Tabitha is wearing… Steampunk Mercy

This issue of WAYW introduces us to Tabitha, a UK-based cosplayer and her wonderfully original take on a fan-favourite hero from Blizzard’s Overwatch game franchise.

 

Who are you wearing?

Steampunk Mercy from Overwatch; this is a fan-made skin. I love Mercy and I love steampunk so when someone suggested I cosplay Steampunk Mercy, I had to do it! I’m a Mercy main and I love her design and have wanted to cosplay her for a while, but couldn’t decide which skin to do until someone suggested this.

 

Photo by Danarki Photo

 

How long did it take you to complete the costume for this character?

This took about 5 months to make. When designing it, I wanted to include a few aspects of Mercy’s character and original design into it, so I used gold patterned fabric for the corset to include some yellow, I put her symbol on the centre of the chest harness, and there’s a syringe with little vials of yellow and blue liquid on the belt. Some aspects were inspired by the Witch Mercy skin, such as the skirt where she’s got a lot of her leg out and the shape of the neckline. The chest harness was inspired by Lady Mechanika. I learnt to work with leather for this and did a bit of basic tooling for the symbol on the shoulder harness. I’ve made two sets of wings for it – one with the yellow lights parts, and one without. The wings without these parts open and close with a pulley system that attaches to the arm guard.

 

What does this game’s fandom mean to you?

Literally everything, it’s my obsession. Whilst I love playing the game, I’m more into the characters and the story, and I love discussing theories with people. My favourite characters are Mercy, Hanzo and Genji, and it’s got to the point where I’ve accidentally called my boyfriend Hanzo several times now…

 

Photo by Alucard Photography

 

What is special about this character and why did you choose them?

I’m a Mercy main, and she’s one of my favourites. Design-wise, I think she’s got the most interesting outfits. I love intricate, fantasy-inspired designs, and she’s got plenty of them. I also think the design with the wings and the staff is powerful and iconic. In terms of character, I like her for being generally such a nice person. And among other things, I like that she’s the only character that stops to ask if violence must always be the answer. She’ll still go and fight anyway, but it’s the thought that counts.

 

What advice would you give to anyone who is new to cosplay or anybody that wants to start but doesn’t know how?

If you want to make a cosplay but are worried about making something, try to find a character that wears clothes you can buy and modify. It’s a lot easier to change something than it is to make something from scratch! Pokemon trainers are a really good choice if you’re into Pokemon – they have mostly normal clothes that you can buy and modify, they wear comfy shoes, they have pockets and bags, they tend to have vaguely normal hairstyles and they’re really popular and recognisable so people will know who you are (especially if you take a Pokemon plushie along!). Or you could go for a casual version of a character (it’s really common to do casual Overwatch characters) so you can find an outfit you think would suit the character and modify it to make it more personal to them or make little bits of their normal outfit to add to it.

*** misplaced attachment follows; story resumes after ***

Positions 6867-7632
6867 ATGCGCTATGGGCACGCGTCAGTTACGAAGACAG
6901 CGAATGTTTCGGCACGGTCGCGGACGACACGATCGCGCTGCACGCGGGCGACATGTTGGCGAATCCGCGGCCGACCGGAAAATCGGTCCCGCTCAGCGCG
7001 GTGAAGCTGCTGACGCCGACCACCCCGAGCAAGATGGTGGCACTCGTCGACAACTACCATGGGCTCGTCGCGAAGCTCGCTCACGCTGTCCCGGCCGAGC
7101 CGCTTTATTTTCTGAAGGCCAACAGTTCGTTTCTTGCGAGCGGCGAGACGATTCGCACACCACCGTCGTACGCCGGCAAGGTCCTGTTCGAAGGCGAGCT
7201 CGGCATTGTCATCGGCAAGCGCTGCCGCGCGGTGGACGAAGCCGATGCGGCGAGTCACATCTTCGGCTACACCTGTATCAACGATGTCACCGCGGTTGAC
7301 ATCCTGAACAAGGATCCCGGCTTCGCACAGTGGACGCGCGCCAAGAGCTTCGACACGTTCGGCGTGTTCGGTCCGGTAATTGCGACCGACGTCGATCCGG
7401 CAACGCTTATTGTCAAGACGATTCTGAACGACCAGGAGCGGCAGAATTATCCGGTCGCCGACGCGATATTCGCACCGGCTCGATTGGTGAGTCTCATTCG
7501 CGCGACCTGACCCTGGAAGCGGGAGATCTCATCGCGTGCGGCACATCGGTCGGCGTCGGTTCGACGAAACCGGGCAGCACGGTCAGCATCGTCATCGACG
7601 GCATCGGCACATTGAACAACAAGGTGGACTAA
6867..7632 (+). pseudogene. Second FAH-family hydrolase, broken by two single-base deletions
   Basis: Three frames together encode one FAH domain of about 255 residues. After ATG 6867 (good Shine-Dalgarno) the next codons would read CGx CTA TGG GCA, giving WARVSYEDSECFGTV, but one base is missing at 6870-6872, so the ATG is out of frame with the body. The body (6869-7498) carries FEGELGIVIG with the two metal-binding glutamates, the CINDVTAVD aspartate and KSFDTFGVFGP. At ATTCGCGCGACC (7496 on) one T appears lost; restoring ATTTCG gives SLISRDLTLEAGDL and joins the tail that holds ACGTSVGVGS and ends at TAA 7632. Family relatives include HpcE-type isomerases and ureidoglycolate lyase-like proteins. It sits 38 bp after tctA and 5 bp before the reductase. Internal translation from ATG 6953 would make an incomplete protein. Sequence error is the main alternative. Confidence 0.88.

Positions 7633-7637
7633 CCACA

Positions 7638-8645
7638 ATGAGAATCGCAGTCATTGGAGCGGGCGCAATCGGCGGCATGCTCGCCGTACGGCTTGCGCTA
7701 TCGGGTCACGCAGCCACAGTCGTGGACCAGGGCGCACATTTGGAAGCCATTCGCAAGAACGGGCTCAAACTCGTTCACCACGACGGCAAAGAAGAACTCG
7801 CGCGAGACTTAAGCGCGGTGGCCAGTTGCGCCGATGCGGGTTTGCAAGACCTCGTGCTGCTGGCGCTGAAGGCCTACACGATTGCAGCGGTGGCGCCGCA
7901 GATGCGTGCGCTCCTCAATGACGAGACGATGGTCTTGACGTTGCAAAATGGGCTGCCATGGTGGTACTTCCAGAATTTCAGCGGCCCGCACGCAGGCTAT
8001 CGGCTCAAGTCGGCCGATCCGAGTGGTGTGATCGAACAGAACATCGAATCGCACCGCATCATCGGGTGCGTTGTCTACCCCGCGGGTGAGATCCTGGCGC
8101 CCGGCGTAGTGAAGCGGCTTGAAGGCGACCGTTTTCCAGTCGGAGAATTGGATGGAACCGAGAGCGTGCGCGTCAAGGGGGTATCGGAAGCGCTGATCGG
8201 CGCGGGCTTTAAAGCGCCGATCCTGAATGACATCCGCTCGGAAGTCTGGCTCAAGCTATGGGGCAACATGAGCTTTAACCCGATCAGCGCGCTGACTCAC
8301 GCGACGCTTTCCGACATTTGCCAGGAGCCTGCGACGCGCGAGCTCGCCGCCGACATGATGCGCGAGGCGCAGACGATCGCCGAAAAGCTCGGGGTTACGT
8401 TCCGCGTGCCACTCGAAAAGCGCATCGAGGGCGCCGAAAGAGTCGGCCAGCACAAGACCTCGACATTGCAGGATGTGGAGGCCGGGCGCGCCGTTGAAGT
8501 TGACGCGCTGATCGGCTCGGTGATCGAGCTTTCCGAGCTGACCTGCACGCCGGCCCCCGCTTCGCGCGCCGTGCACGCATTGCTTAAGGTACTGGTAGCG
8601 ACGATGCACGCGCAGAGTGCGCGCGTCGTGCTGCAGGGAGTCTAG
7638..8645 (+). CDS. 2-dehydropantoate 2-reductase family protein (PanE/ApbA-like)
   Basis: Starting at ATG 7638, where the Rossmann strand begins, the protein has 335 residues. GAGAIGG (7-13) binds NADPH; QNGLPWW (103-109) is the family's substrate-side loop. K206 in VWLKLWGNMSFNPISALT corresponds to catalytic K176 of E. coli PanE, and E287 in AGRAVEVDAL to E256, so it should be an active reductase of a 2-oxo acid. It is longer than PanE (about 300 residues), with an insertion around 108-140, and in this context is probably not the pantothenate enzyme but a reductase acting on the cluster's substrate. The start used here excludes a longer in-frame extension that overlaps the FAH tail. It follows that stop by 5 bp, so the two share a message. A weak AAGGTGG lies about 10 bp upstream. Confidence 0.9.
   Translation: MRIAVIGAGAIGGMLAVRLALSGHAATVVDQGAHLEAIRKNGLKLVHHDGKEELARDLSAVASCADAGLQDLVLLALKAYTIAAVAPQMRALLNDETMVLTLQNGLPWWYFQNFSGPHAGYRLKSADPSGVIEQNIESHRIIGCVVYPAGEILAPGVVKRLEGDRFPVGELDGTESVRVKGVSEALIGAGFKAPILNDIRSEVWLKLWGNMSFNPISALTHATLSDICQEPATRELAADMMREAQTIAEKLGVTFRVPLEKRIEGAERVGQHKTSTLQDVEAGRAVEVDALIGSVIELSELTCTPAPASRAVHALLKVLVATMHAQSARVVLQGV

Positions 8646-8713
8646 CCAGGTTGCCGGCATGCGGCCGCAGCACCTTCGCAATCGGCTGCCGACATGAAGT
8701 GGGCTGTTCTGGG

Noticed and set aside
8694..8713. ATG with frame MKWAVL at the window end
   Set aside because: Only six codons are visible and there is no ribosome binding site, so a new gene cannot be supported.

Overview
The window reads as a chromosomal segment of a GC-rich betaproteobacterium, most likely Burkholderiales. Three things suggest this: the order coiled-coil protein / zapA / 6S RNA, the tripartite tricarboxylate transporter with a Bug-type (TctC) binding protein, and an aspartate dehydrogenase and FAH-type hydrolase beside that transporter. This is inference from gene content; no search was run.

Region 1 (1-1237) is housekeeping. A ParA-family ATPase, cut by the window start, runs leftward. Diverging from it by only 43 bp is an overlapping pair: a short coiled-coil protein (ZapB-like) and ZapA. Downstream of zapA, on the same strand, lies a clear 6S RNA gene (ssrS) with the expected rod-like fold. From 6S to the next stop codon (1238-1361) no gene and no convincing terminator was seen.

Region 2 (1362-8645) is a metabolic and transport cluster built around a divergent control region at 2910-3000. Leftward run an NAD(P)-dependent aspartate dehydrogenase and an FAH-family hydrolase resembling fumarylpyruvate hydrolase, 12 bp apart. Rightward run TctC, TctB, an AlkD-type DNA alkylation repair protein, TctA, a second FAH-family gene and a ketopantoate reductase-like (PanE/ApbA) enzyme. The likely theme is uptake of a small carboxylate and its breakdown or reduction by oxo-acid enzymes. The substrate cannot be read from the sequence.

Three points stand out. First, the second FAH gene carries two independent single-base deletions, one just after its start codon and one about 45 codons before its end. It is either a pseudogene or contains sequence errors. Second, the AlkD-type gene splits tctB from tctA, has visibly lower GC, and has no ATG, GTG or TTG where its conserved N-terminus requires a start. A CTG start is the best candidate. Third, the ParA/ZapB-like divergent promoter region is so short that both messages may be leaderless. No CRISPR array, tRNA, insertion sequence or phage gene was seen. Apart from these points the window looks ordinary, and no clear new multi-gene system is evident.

When I started, I asked my mum to help me with my first few cosplays. She knew much more about sewing and crafting than me, so she showed me how to make things that I wouldn’t have a clue to get started with. Back then we used things like paper maché and card, though these days there’s all sorts of materials out there like Worbla and Thibra (though paper maché does still make its way into my cosplays sometimes!). If you want to make something but you’re not sure how, there’s loads and loads of resources online. If you Google it you’ll usually find a tutorial or someone else asking the same thing. Kamui Cosplay has a lot of amazing tutorials, particularly for armour and weapons. If there’s something specific you’re not sure about, look at how other people have cosplayed that character and see how they did it. And there’s loads of cosplay groups on Facebook you can join that have loads of people that would be happy to help. There are both generic cosplay groups as well as groups dedicated to specific fandoms, so there’s lots to choose from.

 

Photo by So Say We All Faramon

 

Tabitha can be found sharing more photos of her Steampunk Mercy and other great costumes on her Facebook and Instagram pages.

 

Do you cosplay and have a story to tell? If so, get in touch via or social channels or send an email to dave@nerdod.com. 

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